“The employer is subject to certain governmental recordkeeping and reporting requirements for the administration of civil rights laws and regulations. In order to comply with these laws, the employer invites employees to voluntarily self-identify their race or ethnicity. Submission of this information is voluntary and refusal to provide it will not subject you to any adverse treatment. The information obtained will be kept confidential and may only be used in accordance with the provisions of applicable laws, executive orders, and regulations, including those that require the information to be summarized and reported to the federal government for civil rights enforcement. When reported, data will not identify any specific individual.”

EEOC

What she did release however, to her credit, is personnel information across her academic career – rather transparent, but I surmise that’s to make a rhetorical argument that the President should release his tax returns. She didn’t release information from her appointment immediately preceding Harvard, but she did for the University of Texas, here and here. As of June, 1988, she was self-identifying as “white.” As of December 1995,  she had been self-identifying for 4-years (so, 1991) as “Native American.”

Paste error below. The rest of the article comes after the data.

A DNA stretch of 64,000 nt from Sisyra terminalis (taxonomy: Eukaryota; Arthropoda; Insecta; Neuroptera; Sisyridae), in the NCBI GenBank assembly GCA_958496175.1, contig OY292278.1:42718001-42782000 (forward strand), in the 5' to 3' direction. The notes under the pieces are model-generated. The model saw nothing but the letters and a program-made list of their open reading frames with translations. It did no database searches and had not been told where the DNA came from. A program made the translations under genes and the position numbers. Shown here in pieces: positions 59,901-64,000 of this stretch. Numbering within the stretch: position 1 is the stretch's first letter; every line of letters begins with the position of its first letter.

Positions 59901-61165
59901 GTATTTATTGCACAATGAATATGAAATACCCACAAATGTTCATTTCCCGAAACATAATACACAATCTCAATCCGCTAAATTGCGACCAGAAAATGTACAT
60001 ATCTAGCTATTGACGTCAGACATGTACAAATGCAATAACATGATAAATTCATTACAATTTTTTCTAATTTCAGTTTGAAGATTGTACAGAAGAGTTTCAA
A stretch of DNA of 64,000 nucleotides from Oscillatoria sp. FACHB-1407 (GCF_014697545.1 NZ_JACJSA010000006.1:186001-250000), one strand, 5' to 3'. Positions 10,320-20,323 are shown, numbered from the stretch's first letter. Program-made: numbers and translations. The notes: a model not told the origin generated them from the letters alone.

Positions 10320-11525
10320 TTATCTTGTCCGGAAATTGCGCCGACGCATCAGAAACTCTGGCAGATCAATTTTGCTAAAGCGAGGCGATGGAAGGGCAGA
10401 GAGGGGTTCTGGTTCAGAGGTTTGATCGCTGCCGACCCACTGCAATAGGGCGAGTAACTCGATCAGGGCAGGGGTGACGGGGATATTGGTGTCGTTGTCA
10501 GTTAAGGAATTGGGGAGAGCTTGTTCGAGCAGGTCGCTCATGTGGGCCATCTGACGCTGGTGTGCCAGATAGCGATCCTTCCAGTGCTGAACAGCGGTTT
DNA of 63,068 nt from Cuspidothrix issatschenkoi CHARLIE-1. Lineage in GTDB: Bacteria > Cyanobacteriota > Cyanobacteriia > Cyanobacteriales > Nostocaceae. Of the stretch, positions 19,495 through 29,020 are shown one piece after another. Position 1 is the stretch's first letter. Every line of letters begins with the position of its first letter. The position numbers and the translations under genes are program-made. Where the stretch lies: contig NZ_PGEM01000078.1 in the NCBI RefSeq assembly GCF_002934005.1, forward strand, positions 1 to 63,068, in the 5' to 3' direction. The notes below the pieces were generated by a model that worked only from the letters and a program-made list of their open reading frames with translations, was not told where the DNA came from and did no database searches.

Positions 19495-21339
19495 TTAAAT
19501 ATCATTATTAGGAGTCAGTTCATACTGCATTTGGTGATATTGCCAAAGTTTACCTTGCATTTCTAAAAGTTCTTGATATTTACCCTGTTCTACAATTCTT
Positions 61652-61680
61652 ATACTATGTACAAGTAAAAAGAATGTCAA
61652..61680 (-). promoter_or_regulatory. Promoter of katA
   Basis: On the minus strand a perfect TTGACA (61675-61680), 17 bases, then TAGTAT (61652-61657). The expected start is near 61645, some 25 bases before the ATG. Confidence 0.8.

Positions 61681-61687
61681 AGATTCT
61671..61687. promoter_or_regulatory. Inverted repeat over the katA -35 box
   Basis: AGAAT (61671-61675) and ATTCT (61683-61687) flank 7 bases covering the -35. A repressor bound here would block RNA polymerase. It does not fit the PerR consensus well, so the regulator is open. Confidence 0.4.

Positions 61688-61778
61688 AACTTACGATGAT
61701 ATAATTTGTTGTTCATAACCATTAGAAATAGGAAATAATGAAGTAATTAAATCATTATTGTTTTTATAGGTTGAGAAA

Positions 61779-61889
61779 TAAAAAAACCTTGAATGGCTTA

Here’s what I consider a pretty fair explanation of what “self identification” means in a racial context: “Racial identification occurs when individuals consider themselves to be a part of an imagined conglomerate of people who are presumed to share certain physical, cultural, intellectual, and moral traits. This identification can be made for cultural, social, legal, or political purposes, and it involves both self-identification and categorization. Self-identification is the choice individuals make when confronted with racial choices.” I like this because the reference does a nice job with explaining the nuance of race.   Why do I not provide a definition of what the EEOC considers “identification with a racial group?” I can’t find one. To the best of my knowledge, there is no official definition as to what it means to “identify” as a member of a racial group.